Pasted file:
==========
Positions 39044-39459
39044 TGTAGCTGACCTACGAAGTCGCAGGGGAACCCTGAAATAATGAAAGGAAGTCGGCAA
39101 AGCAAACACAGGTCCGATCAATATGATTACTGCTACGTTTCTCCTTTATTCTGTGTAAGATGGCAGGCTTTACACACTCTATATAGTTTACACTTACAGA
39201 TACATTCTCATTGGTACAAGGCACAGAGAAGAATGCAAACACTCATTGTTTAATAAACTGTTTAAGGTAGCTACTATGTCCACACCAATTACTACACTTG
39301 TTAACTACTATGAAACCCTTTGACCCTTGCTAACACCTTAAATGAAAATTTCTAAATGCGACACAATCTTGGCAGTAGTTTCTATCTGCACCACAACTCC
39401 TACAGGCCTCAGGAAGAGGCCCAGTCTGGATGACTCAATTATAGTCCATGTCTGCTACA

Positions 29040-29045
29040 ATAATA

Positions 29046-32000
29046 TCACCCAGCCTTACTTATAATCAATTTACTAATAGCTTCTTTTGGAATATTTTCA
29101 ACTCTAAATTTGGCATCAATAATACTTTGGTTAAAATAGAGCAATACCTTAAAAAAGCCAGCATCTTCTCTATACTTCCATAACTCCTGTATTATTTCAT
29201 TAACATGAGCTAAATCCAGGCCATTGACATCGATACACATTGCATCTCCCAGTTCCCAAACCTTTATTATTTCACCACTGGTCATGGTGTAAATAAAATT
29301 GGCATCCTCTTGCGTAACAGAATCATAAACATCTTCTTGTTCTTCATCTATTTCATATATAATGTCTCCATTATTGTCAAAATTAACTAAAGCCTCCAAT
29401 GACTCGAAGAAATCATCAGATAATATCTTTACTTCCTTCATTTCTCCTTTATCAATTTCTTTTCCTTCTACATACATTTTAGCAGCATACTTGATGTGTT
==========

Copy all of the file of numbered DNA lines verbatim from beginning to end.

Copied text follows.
Positions 39044-39459
39044 TGTAGCTGACCTACGAAGTCGCAGGGGAACCCTGAAATAATGAAAGGAAGTCGGCAA
39101 AGCAAACACAGGTCCGATCAATATGATTACTGCTACGTTTCTCCTTTATTCTGTGTAAGATGGCAGGCTTTACACACTCTATATAGTTTACACTTACAGA
39201 TACATTCTCATTGGTACAAGGCACAGAGAAGAATGCAAACACTCATTGTTTAATAAACTGTTTAAGGTAGCTACTATGTCCACACCAATTACTACACTTG
39301 TTAACTACTATGAAACCCTTTGACCCTTGCTAACACCTTAAATGAAAATTTCTAAATGCGACACAATCTTGGCAGTAGTTTCTATCTGCACCACAACTCC
39401 TACAGGCCTCAGGAAGAGGCCCAGTCTGGATGACTCAATTATAGTCCATGTCTGCTACA

Positions 29040-29045
29040 ATAATA

Positions 29046-32000
29046 TCACCCAGCCTTACTTATAATCAATTTACTAATAGCTTCTTTTGGAATATTTTCA
29101 ACTCTAAATTTGGCATCAATAATACTTTGGTTAAAATAGAGCAATACCTTAAAAAAGCCAGCATCTTCTCTATACTTCCATAACTCCTGTATTATTTCAT
29201 TAACATGAGCTAAATCCAGGCCATTGACATCGATACACATTGCATCTCCCAGTTCCCAAACCTTTATTATTTCACCACTGGTCATGGTGTAAATAAAATT
29301 GGCATCCTCTTGCGTAACAGAATCATAAACATCTTCTTGTTCTTCATCTATTTCATATATAATGTCTCCATTATTGTCAAAATTAACTAAAGCCTCCAAT
29401 GACTCGAAGAAATCATCAGATAATATCTTTACTTCCTTCATTTCTCCTTTATCAATTTCTTTTCCTTCTACATACATTTTAGCAGCATACTTGATGTGTT